By Cara Spilsbury
There is some wicked big art on the walls at Wicked Big.
The paintings are courtesy of Anne Beaulieu, a Haverhill artist who recently stepped away from her usual alabaster sculptures to create nostalgic scenes of city signs and neon lights.
Some of the pieces are smaller, but more eye-catching pieces are on large billboard paper lining the back wall of the cafe.
Art is as much a part of Beaulieu's life as breathing. She once had a bumper sticker on her car that read "Art Saves Lives" and it's a mantra that fuels her creativity and her passion. Beaulieu loves working with adults with disabilities through art and believes in the power of therapeutic art practices.
In some ways, art has also saved her own life. Or rather, it has saved precious memories, like those immortalized in the paintings hanging at Wicked Big.
"I realized that there was a certain nostalgia in my paintings," she said. "It's evocative of all the traveling I did as a kid. A lot of those memories were with my whole family in my car."
Beaulieu grew up in Connecticut, the youngest of three children. But her two older brothers died tragically when she was a young girl.
Many of the paintings are colored in a way she remembered seeing similar buildings as a child. She used to love to squint her eyes as she looked at bright city lights so colorful rays would spray out in her vision.
The large-scale paintings came about in an unplanned way. While working on a master's degree at Salem State, one of her classes was a seven-day intensive. The teacher came out the first day and offered large sheets of billboard paper as a canvas for anyone who wanted to try it. Beaulieu had collected many photos from her travels, of old theaters, shop signs and neon lights.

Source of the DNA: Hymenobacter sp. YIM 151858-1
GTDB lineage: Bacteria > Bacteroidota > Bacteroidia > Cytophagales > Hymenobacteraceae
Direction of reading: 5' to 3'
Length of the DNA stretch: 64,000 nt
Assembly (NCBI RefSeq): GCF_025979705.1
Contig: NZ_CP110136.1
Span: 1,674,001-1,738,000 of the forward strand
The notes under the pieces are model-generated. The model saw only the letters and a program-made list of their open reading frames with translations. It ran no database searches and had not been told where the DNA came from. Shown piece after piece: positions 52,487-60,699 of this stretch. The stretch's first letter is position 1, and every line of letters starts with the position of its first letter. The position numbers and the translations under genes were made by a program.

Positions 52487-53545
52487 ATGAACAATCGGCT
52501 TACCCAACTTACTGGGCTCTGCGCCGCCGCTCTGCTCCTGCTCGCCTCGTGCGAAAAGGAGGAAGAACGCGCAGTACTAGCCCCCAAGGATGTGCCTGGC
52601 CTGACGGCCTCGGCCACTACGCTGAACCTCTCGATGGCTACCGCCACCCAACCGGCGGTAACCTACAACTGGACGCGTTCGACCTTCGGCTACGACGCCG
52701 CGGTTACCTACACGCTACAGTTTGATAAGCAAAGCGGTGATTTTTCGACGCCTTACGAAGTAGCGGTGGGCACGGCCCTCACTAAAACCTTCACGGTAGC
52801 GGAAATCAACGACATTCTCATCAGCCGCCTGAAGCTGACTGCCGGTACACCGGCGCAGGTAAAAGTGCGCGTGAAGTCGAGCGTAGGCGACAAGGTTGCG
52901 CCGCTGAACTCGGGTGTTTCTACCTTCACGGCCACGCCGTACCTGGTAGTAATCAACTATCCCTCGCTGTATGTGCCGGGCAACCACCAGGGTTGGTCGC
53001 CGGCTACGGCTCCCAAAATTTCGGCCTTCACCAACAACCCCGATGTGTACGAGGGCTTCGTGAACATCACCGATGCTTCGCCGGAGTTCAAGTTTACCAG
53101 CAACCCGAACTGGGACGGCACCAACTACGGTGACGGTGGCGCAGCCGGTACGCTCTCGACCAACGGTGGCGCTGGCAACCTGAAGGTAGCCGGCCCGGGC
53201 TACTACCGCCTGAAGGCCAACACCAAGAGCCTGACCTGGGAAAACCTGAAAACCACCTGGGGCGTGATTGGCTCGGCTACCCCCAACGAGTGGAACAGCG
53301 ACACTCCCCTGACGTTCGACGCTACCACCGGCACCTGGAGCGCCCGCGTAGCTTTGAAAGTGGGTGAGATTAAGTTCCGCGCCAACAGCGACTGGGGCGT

She hadn't painted in a long time and when she had in the past, it was on a much smaller scale. But the finally took the risk and just went for it.
"At first I was resistant, but then I thought, I'm taking a class. I might as well follow the teacher's lead and try something new."
The process became a freeing dance for Beaulieu, as she worked with a base of acrylic paint, some brushes, and oil bars, a medium she calls "crayons for grown ups." The broad strokes and large scale got her whole body involed.
"One of my classmates joked that I had an abstract expressionist somewhere inside," Beaulieu said.
Beaulieau is a certified art teacher and a certified special ed teacher. However, she recently learned she will be out of her current special education job following the school year due to budget cuts.
The cut came as a shock, but it may give Beaulieu a chance to delve more deeply into her art. She hopes to continue promoting the work of artists with disabilities, to teach more art, and to perhaps sing in a band. She also hopes to include more local places in her series of paintings, like her interpretation of the famous Skip's Hamburger sign in Merrimac. She also has a collection of photos of classic cars that she envisions as a similar large-scale painting project.
Many of her stone sculptures, of sea shells, wigs and hands, are on display at the Walsingham Gallery in Newburyport. But she has found that the Wicked Big Cafe is the perfect space to display her more abstract paintings. Her paintings will be on display at the Essex Street eatery until the end of February.
"I appreciate that Wicked Big encourages local artists to show their work here," Beaulieu said. "I think it's great. Every town needs a place like this."
For more information on buying art from Anne Beaulieu or about art lessons, e-mail firstname.lastname@example.org.